About this artwork
Dido, Queen of Carthage, was deserted by her lover Aeneas, a prince of Troy and a hero of the Trojan War. Devastated, she built a pyre to burn his possessions. Upon ascending the pyre and lamenting her cruel fate, Dido took her life with the sword she had given to Aeneas.
In this preparatory sketch for a painting, Fuseli hews closely to the story as recounted in the ancient Roman poet Virgil’s epic poem about Rome’s founding, the Aeneid. Dido’s sister Anna weeps at the dead queen’s feet, while Iris, sent by Juno, cuts a lock of her hair to free her soul from her body.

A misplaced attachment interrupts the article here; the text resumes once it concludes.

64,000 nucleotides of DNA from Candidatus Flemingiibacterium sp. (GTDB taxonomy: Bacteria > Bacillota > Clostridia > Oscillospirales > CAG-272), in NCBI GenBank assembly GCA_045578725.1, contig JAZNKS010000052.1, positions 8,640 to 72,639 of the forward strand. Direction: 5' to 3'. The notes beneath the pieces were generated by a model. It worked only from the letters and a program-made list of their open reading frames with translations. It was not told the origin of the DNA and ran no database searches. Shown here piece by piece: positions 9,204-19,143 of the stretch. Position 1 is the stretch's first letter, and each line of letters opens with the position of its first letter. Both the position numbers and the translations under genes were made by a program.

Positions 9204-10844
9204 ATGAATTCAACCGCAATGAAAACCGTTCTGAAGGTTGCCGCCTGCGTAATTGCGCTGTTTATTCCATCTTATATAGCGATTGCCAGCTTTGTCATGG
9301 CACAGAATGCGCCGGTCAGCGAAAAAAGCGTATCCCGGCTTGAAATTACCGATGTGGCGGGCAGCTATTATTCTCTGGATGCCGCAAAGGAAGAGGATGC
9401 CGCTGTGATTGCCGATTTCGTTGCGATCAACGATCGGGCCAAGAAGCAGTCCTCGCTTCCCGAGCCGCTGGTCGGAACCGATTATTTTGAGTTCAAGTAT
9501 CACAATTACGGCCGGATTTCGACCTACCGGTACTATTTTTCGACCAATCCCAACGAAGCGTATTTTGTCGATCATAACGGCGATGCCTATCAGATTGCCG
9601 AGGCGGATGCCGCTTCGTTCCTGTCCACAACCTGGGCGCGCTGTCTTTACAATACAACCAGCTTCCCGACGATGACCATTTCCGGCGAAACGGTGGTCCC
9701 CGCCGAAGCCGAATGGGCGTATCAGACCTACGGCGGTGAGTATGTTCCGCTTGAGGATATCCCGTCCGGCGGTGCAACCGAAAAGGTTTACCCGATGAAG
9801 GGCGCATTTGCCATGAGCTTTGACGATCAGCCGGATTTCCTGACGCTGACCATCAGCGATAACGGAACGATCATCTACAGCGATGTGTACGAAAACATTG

- Currently Off View
- Prints and Drawings
- Henry Fuseli
- Sketch for 'Dido on the Funeral Pyre' (recto); Erotic Sketch of Man and Woman (verso)
- Oil paint over charcoal (recto), and black chalk (verso), on ivory laid paper
- 539 × 372 mm
- The Leonora Hall Gurley Memorial Collection